e-book How to Write a Novel: Beginnings, Middles and Ends

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This number varies depending on genre and the length of your story. You want the story to appear organic and not simply a series of events contrived by an author. Read stories similar to your own to see how much of a rollercoaster the reader expects and then meet those expectations.

Elements of Fiction Writing - Beginnings, Middles and Ends

Another mistake to watch for is too many twists of a certain type. If your first twist is an case of mistaken identity, you shouldn't repeat that pattern unless you're writing comedy. Related to this concept is the timing of the twists. If the first twist happens as soon as the investigator finds a potential witness, future twists should appear at different plot points. Surprise the reader with your surprises. Subplots In the example where the investigator discovers a possible witness is in fact sought for a previous crime, this secondary story is a subplot if you keep weaving it back in.

The subplot can be a reflection of the main action. A story focused on someone becoming wealthy may contain a subplot with the same arc where subtle differences prove some point. A subplot can be the inverse of the main action. In the same story, the subplot could involve someone losing everything.

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A subplot can be used to prepare the reader. If the protagonist seems indecisive, a subplot where the person is decisive allows the reader to accept when the protagonist finally shifts into gear. A subplot can be used to expose character. What is the significance of the similarities and differences in how an investigator question suspects in two different crimes? How does age, gender, or race of various suspects come into play? Words of caution: Don't allow the subplot to overshadow the main action. The subplot has to be interesting but not too interesting. The subplot must be memorable enough that the reader is not confused when it reappears.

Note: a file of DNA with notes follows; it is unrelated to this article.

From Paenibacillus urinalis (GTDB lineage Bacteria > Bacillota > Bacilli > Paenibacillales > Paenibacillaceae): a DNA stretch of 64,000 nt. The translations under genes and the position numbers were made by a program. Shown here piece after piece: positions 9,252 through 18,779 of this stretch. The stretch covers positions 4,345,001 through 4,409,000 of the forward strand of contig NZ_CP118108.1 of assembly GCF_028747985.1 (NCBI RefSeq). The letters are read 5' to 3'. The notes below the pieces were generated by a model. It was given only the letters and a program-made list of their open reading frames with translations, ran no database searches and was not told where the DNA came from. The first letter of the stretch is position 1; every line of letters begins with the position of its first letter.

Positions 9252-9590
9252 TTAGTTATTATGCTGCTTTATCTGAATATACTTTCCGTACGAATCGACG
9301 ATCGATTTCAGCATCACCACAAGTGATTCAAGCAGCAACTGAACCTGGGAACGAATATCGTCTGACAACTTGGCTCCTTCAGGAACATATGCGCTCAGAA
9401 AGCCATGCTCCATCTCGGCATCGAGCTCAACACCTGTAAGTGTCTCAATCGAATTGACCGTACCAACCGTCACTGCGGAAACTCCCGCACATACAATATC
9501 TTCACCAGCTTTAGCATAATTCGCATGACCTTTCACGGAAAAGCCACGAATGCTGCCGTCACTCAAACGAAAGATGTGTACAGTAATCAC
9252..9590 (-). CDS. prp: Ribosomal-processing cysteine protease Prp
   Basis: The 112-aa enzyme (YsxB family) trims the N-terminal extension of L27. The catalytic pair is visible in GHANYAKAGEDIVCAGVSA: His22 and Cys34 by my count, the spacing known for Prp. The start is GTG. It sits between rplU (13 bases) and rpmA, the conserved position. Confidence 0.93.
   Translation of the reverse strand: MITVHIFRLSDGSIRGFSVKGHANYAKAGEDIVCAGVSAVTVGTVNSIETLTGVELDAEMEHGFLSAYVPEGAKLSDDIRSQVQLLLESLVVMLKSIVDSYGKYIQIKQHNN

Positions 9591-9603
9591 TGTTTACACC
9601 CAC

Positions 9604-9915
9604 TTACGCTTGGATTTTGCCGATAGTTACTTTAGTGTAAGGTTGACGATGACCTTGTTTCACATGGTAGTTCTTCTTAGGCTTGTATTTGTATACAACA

At the same time, the subplot should not be the only thing the reader later remembers. Chose your points of entry carefully. You don't want the reader to be left frustrated every time you pull away from the main story. The subplot should seem a natural extension of your plot or the reader will start skipping ahead.

Bringing It to an End Deciding where to stop can often prove just as difficult a decision as knowing where to start. Most mysteries have three distinct possible points of exit: the point of inevitability when the ending seems certain, the moment just after resolution, and the return to normalcy.

Some sub-genres will help you determine which exit is best. Noir stories often end in the midst of failure. Classic stories of detection often end after the detective delivers the solution. Other detective stories wait until the surviving characters can once again look forward. The Point of Inevitability Imagine a police detective producing the button that the husband lost the day his wife disappeared and then informing him that the button was discovered in his wife's stomach during the autopsy. The conclusion seems obvious that wife was trying to implicate her husband.

It also seems obvious that the detective will arrest the husband. It also seems obvious that the husband will eventually stand trial for the crime and some verdict will be reached. If there are no major surprises planned during these events, don't make your reader slog through them. End at the moment of dramatic climax. It goes without saying that if it goes without saying, don't say it.

One thing to watch for with this type of ending is the conclusion that seems inevitable only to the writer.

3 Phases of Writing a Novel – Beginnings, Middles, and Ends | Rita Kuehn

Perhaps the button was found in the wife's car and the writer assumes that this proves the husband used the car to transport his dead wife. Ending at this point is a problem when the average reader attaches no such significance to the button's location. Just After Resolution Once a crime is completed or a solution to a crime presented, the questions raised by the story have been answered.

The reader's expectations have been satisfied and now is the time to exit before the writer becomes the guest who doesn't know when to leave. It goes without saying One thing to watch for with this type of ending is a lack of emotional closure. If the killer is unmasked, arrested, and then that's it, the reader can be left in a state of heightened emotion: tension, worry, or outrage.